The blood sport of Iowa: A squeaker victory, losers who "win" and the mainstream media’s bizarre caucus narrative

How the warped narrative of winners, losers and "momentum" feeds our longing for drama -- and undermines democracy

Published February 3, 2016 12:00AM (EST)

Marco Rubio, Donald Trump, Ted Cruz   (AP/Reuters/Chris Keane/Andrew Harnik/Charlie Neibergall/Phot montage by Salon)
Marco Rubio, Donald Trump, Ted Cruz (AP/Reuters/Chris Keane/Andrew Harnik/Charlie Neibergall/Phot montage by Salon)

It was getting on toward 2 o’clock on Tuesday morning after the bewildering Iowa caucuses, so I can’t be too sure about anything. As the TV coverage wound down into nothingness, Chris Matthews of MSNBC became increasingly disgruntled about the lack of clear winners and losers in the Hawkeye State, at least in the Democratic photo finish between Hillary Clinton and Bernie Sanders. Getting to hear the losers make concession speeches is what makes our democracy exciting, he insisted. Iowa in 2016, according to the Matthews worldview, was not exciting. “This was just vague,” he muttered.

He may actually have said, “Democracy is vague.” I hope he did. But Matthews looked even more than usual as if he had been sitting on a venomous sea creature for three hours and the toxin was slowly paralyzing his brain. He was pretty difficult to understand and quite likely I am projecting that marvelous observation, which would easily be the most profound thing he has ever said. Brian Williams leapt in with one of those one-word questions that make him the most puckish news anchor ever (in his mind): “Unsatisfying?” And then Rachel Maddow flooded the zone with super-engaged freshman seminar personality: Gosh, she thought it was very exciting that Clinton and Sanders had finished in such a dead heat that people were arguing over whether coin flips and untended precincts had affected the outcome. (Probably not. But also: What outcome?)

But the moment was one of those tiny “tells” where you see something that ought to be obvious. (When we observe the observable, in Joan Didion’s famous phrase.) Democracy is indeed vague, more so than Chris Matthews consciously observes. Its vagueness is not random or without purpose. One might describe democracy, as practiced in the United States at present, as a deliberately vague process meant to obfuscate the machineries of politics and power. When the third-place finisher in an arcane electoral procedure held in 99 Corn Belt counties is the night’s big winner on one side, while the big winner on the other side is the overwhelming favorite who squeaked out a statistically insignificant victory over a left-wing insurgent, it begins to look as if winning and losing are questions of theological exegesis, rather than matters of fact.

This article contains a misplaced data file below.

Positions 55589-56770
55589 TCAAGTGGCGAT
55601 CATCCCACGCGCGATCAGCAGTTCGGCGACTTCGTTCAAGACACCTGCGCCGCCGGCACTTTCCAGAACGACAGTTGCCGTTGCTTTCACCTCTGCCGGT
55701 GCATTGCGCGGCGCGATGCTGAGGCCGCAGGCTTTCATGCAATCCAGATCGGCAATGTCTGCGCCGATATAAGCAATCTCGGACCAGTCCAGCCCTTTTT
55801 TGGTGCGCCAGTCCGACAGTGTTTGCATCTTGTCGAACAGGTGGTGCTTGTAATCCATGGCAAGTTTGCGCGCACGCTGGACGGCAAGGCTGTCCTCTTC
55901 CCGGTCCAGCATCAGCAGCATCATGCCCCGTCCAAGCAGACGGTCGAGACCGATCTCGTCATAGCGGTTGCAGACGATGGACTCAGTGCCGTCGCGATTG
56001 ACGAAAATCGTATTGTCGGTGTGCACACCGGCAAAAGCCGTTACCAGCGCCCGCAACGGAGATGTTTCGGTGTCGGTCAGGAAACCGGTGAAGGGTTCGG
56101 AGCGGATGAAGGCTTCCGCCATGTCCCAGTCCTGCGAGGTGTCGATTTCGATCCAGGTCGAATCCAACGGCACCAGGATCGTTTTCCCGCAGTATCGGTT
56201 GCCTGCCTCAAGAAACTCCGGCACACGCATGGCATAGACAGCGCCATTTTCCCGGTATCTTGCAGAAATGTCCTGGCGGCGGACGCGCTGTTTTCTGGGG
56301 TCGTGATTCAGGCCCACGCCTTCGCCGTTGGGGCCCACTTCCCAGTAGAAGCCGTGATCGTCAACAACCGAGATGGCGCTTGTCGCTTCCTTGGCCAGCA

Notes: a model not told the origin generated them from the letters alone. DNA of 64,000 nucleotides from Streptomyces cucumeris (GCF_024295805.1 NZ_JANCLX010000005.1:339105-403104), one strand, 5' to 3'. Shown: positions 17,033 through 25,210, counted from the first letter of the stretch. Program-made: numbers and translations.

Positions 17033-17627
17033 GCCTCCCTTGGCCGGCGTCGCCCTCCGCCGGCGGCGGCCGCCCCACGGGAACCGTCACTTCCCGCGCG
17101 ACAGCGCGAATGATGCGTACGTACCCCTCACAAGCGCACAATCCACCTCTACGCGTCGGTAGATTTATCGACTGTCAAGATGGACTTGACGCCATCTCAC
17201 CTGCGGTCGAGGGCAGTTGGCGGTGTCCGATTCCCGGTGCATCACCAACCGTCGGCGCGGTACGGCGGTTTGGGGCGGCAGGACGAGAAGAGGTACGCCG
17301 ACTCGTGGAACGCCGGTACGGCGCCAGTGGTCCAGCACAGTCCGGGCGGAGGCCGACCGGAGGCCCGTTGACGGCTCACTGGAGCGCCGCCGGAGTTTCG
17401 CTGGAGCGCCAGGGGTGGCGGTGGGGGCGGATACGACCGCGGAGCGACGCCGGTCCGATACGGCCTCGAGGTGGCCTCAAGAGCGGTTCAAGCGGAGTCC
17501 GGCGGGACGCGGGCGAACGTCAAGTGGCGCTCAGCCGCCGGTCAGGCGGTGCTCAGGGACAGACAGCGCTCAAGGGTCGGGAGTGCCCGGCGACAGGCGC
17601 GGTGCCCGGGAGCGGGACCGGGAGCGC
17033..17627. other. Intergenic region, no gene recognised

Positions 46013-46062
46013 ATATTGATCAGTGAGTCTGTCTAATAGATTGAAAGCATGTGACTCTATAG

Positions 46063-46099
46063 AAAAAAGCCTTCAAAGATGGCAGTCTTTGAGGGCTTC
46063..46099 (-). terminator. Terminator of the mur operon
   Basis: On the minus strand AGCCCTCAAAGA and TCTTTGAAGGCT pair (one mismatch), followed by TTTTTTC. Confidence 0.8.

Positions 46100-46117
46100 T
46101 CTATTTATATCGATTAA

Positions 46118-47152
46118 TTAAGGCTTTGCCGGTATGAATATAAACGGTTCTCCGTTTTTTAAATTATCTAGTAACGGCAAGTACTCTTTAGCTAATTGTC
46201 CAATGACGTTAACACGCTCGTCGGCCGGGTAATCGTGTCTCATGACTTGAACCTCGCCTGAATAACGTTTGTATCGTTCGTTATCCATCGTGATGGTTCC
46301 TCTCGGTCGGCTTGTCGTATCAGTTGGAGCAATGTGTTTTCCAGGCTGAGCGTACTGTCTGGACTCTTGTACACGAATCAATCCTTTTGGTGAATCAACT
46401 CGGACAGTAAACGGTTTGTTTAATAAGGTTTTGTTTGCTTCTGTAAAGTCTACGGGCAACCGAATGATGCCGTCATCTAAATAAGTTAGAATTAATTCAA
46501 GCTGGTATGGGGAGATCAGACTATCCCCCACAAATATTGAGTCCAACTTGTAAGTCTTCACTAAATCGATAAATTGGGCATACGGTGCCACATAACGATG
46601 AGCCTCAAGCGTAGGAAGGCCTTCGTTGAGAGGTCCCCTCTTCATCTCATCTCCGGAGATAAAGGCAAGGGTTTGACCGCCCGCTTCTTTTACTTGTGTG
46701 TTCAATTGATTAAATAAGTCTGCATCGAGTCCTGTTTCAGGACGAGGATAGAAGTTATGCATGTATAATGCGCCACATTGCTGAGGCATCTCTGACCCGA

It goes without saying that someone like Matthews is only in it for the blood sport, the hurly-burly, the endless pseudo-analytical debate about tactics and strategy and who’s up and who’s down. He barely pretends to care about outcomes or policy. But for him to admit that what he really likes is watching someone lose, seeing those rare moments of honesty and vulnerability (as he put it) in which the manufactured personalities of electoral politics have to go onstage and eat crow — or eat something with the same number of letters as “crow” — was revealing and oddly affecting.